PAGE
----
|Publication number||US20020196797 A1|
|Application number||US 09/885,514|
|Publication date||Dec 26, 2002|
|Filing date||Jun 20, 2001|
|Priority date||Jun 20, 2001|
|Also published as||CN1518826A, CN100536462C, EP1433296A2, US7170896, WO2003001765A2, WO2003001765A3|
|Publication number||09885514, 885514, US 2002/0196797 A1, US 2002/196797 A1, US 20020196797 A1, US 20020196797A1, US 2002196797 A1, US 2002196797A1, US-A1-20020196797, US-A1-2002196797, US2002/0196797A1, US2002/196797A1, US20020196797 A1, US20020196797A1, US2002196797 A1, US2002196797A1|
|Original Assignee||Motorola, Inc|
|Export Citation||BiBTeX, EndNote, RefMan|
|Patent Citations (5), Referenced by (2), Classifications (8), Legal Events (6)|
|External Links: USPTO, USPTO Assignment, Espacenet|
 The present invention relates generally to the field of wireless communication and, in particular, to preserving bandwidth in a packet communication session.
 In communication systems the preservation of bandwidth on communication links can be a very high priority. For example, in wireless communication systems wireless spectrum is usually very limited. Efficient and even optimal use of spectrum is critical to the marketability of wireless infrastructure equipment. In addition, the power and ubiquity of the internet protocol (IP) is driving its use in communication systems. However, because of the size of IP headers, using the protocol often requires more bandwidth on communication links. Therefore, a need exists for a communication infrastructure and method for preserving bandwidth when IP messaging is used.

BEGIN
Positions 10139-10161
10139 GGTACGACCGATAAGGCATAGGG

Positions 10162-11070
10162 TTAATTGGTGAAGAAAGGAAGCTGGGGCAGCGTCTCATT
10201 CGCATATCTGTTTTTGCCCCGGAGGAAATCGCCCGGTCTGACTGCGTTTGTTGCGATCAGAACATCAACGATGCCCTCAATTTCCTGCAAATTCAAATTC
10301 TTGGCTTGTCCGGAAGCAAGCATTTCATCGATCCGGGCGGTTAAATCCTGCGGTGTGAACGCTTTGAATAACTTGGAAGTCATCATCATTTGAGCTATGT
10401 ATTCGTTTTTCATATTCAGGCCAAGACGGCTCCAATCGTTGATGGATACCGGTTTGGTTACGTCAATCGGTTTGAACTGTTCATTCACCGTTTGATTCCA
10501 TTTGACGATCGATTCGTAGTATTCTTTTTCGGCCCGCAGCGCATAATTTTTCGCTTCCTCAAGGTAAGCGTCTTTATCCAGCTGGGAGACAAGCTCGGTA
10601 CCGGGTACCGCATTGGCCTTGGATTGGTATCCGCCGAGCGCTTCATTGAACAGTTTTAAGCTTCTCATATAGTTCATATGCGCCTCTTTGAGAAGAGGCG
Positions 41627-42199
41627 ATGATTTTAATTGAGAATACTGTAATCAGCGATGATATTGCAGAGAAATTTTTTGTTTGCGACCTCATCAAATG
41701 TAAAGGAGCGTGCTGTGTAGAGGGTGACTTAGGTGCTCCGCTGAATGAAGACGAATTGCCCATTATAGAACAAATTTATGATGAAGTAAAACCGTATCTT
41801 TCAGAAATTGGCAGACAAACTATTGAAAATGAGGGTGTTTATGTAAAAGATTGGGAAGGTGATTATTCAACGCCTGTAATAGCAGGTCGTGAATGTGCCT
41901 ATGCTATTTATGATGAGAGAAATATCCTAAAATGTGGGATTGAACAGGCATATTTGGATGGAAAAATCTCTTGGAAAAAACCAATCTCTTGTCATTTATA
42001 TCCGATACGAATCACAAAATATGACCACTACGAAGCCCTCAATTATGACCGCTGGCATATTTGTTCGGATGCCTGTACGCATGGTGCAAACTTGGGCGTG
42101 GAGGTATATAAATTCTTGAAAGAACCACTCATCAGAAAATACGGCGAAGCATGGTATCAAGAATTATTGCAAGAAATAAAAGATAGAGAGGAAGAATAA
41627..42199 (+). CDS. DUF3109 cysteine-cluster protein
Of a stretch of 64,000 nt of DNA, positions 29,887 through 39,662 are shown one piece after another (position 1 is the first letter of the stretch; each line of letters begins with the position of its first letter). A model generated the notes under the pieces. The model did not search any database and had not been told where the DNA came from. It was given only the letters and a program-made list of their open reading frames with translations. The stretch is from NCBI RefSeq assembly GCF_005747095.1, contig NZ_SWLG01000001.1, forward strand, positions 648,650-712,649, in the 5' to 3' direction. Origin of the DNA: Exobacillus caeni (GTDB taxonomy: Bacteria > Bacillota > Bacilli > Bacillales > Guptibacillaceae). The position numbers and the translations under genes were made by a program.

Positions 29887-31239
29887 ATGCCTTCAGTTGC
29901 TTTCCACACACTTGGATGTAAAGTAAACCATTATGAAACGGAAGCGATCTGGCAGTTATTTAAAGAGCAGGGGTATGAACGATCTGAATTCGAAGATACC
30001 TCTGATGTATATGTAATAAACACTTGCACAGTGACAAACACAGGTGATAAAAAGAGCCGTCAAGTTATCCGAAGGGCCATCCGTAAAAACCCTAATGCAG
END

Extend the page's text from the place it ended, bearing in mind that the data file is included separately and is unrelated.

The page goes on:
FIG. 1 is a logical, block diagram depiction of a communication system in accordance with a preferred embodiment of the present invention.
FIG. 2 is a logical, block diagram depiction of a voice-over-IP packet in accordance with a preferred embodiment of the present invention.
FIG. 3 is a logic flow diagram of steps executed by a dispatch agent gateway in accordance with a preferred embodiment of the present invention.
 To address the need for a communication infrastructure and method for preserving bandwidth when IP messaging is used, the present invention provides for the transmission of information without an IP header and for the subsequent generation of such a header as a message is processed by the infrastructure.